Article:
Eco-efficiency analysis of water distribution system flushing into a containment Pond

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Department of Civil, Environmental, and Geospatial Engineering; Department of Chemical Engineering


For a salt or other conservative contaminant contamination event in a water distribution system, opening fire hydrants to flush the system is currently an accepted decontamination method. However, all the contaminated flushed water is discharged to the local surroundings of the fire hydrants and imposes an environmental impact. Another system decontamination alternative can be using a containment pond to catch the contaminated water. To reduce environmental impacts of flushing salt from a water distribution system a comparative life cycle assessment study has been performed for both conventional flushing and for flushing contaminated water into a containment pond. This was performed using SimaPro software for both of these decontamination options and the impacts have been assessed using the IMPACT 2002+ methodology. The results show that environmental impacts can be reduced by 25% for rural areas, 69% for urban roads, 61% for urban lawns, and 64% for mixed land use. In addition, a sensitivity analysis reveals the two most sensitive variables resulting in the finding that a 10% change in the time needed for system decontamination led to a 10% change in environmental impact and a 10% change in the area of land exposed to contaminated water discharge led to an 8% change in environmental impact.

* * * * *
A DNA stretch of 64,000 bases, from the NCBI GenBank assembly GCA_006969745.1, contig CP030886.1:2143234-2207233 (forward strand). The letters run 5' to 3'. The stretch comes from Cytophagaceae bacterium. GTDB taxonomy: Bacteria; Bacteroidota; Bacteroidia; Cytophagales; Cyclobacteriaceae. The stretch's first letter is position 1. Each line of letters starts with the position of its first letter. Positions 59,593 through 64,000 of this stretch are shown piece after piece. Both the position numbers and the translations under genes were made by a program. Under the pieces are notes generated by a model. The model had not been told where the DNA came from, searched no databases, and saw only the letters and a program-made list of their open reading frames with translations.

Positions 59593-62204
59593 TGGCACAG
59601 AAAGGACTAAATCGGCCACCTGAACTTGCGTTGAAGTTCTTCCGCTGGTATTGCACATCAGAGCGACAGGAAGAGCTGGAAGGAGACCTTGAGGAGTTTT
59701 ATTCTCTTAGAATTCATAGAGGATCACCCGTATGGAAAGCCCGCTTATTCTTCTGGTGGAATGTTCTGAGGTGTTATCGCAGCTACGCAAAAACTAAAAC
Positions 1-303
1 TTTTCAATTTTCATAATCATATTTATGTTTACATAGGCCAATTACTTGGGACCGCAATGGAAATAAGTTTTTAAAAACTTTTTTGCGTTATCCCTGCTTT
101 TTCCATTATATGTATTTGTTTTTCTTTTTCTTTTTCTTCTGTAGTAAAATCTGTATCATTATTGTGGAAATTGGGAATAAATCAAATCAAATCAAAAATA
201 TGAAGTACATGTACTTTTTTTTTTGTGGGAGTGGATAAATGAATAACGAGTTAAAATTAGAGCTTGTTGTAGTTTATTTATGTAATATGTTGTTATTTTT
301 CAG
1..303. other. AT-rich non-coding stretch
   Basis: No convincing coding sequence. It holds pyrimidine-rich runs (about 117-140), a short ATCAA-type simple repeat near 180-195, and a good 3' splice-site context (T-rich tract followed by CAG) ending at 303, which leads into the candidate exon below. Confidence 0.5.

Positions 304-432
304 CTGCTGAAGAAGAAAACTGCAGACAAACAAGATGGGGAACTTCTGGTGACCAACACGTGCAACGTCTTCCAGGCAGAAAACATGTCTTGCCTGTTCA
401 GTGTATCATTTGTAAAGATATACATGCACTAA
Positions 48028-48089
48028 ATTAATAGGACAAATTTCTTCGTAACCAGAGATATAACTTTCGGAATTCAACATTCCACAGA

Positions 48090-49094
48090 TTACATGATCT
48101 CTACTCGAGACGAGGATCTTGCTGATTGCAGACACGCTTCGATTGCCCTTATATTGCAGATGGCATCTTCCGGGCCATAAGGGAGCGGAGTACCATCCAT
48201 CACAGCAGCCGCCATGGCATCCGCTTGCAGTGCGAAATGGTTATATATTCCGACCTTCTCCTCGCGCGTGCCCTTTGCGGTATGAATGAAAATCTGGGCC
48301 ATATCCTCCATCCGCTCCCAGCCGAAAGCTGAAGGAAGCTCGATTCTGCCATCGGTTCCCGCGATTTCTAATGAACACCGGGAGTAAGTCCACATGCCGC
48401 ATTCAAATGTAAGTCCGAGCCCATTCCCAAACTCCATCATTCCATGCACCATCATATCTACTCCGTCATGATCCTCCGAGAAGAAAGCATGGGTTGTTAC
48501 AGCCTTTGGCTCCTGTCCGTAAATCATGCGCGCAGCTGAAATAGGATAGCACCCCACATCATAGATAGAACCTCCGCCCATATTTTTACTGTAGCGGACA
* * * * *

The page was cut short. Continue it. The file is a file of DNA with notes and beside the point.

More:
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Journal of Environmental Management